Pro-democracy activists Joshua Wong and Nathan Law released from Hong Kong jail

Joshua Wong and Nathan Law speak to the media after their release on bail by a Hong Kong court on October 24, 2017.

Story highlights

  • Hong Kong protest leaders are appealing their prison terms
  • The city's highest court will hear their case on November 7

Hong Kong (CNN)Two leaders of Hong Kong's pro-democracy movement jailed in August have been released on bail.

A court ordered Joshua Wong and Nathan Law be freed Tuesday while they appeal their prison terms, their political party, Demisisto, confirmed.
    Speaking outside court alongside Wong, Law said "for now there's a lot uncertainty." Their appeal will be heard next month.
    Wong said the pair's time in prison was "a chance for us to strengthen our determination to fight for democracy."
    "The government can lock up our bodies but they cannot lock up our minds," he added.
    Pro-democracy activist Nathan Law leaves Hong Kong's Court of Final Appeal on Tuesday.
    The pair were jailed after the Court of Appeals sentenced them to between six and eight months in prison, controversially upgrading the pair's previous community service sentence for offenses related to the 2014 mass pro-democracy street protests.
    That decision sparked one of the largest protests since the Umbrella Movement ended, and heightened fears in Hong Kong that the city's rule of law is being undermined by increasing Chinese influence.
    Wong and Law both paid $6,400 (HK$50,000) bonds and must report to the police weekly, Demosisto said in a statement. They cannot leave Hong Kong before their appeal on November 7.
    A third protest leader -- Alex Chow, who is serving a seven- month prison term -- did not apply for bail.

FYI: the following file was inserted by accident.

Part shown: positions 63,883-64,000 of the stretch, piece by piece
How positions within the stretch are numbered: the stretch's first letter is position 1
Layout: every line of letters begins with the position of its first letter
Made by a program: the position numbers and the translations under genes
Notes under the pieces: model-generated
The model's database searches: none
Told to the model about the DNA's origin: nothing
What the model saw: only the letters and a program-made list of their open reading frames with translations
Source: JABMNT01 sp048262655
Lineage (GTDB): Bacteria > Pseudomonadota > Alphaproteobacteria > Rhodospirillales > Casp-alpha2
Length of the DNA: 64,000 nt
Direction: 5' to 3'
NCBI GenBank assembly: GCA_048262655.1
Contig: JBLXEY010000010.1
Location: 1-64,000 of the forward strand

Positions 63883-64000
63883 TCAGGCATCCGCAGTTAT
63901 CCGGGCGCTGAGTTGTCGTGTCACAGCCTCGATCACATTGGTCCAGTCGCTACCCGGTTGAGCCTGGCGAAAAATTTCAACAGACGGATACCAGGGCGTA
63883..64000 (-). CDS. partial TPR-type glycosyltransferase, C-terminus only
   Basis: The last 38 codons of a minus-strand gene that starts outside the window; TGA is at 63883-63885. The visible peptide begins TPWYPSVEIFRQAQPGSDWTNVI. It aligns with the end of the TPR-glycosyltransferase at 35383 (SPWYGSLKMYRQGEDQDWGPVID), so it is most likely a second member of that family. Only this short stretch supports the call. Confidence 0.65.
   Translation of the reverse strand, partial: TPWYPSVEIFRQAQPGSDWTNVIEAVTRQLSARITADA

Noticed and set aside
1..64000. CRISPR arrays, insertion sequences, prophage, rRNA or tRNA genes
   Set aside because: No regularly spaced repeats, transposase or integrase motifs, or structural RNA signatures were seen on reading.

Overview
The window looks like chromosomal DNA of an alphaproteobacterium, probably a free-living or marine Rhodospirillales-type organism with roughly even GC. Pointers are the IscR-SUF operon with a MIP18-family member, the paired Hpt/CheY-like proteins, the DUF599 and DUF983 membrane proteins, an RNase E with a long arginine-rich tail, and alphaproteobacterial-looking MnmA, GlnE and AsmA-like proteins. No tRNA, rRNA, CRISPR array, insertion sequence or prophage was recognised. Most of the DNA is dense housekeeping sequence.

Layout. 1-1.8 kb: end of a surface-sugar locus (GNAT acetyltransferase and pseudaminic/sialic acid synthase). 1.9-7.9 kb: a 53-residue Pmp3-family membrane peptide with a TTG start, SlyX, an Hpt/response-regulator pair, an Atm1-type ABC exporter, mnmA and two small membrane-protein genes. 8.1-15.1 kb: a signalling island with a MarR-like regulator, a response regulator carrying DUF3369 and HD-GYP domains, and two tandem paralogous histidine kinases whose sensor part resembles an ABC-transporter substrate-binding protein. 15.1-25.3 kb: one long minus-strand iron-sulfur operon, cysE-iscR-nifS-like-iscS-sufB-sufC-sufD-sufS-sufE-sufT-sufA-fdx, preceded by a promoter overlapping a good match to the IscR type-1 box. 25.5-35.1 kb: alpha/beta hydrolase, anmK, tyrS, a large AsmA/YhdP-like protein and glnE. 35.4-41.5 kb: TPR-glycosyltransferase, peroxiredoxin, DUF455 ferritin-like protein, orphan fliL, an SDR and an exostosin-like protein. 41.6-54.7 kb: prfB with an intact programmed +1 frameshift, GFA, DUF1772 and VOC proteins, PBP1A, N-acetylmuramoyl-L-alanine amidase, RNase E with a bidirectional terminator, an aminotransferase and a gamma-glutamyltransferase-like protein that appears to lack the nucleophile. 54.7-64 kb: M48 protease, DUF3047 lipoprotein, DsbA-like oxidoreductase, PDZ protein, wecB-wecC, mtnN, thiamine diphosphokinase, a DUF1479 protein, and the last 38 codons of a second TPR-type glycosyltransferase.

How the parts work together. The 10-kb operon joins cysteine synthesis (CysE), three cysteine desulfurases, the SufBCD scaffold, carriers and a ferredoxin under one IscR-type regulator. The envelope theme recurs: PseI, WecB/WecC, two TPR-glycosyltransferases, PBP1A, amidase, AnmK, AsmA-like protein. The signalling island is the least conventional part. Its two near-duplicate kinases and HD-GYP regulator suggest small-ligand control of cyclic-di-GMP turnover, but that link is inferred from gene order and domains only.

Portraits of three jailed Hong Kong pro-democracy activists -- Nathan Law, Alex Chow and Joshua Wong -- seen at a protest march on October 1, 2017.

    Opposition under pressure

    Wong and Law are two of the most famous protest leaders to come out of the 2014 demonstrations, which shut down parts of central Hong Kong for more than two months.
    In legislative elections last year, Law was elected the city's youngest ever lawmaker, while Wong has been featured in a Netflix documentary about himself and the city's pro-democracy movement.
    Their success, however, was short-lived: Law was one of several lawmakers disqualified from office by Hong Kong courts after Beijing enacted a rarely-used power to "reinterpret" the city's constitution, putting more stringent requirements on how legislators took their oaths of office.
    Law's oath was deemed "insincere," ending his term in parliament. Unless his current conviction is overturned, he faces little chance of returning, anyone jailed for over three months is barred from standing for office in Hong Kong for five years.
    The sentence also ended Wong's political hopes. He was too young to run in last year's elections, but was widely expected to compete in the byelections to replace Law and other disqualified lawmakers.
      Those elections will begin in May, and some pro-democracy figures have expressed hope continued prosecutions relating to the Umbrella Movement will galvanize and unite the currently fractured opposition movement.
      However, it remains to be seen whether "localist" candidates -- those who support greater autonomy, self-determination or independence for Hong Kong -- will be permitted to stand. Several candidates were barred from running in last year's elections.